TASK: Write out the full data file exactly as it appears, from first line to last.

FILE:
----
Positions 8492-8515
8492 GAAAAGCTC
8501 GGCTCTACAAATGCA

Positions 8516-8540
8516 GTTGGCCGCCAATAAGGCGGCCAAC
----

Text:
Positions 8492-8515
8492 GAAAAGCTC
8501 GGCTCTACAAATGCA

Positions 8516-8540
8516 GTTGGCCGCCAATAAGGCGGCCAAC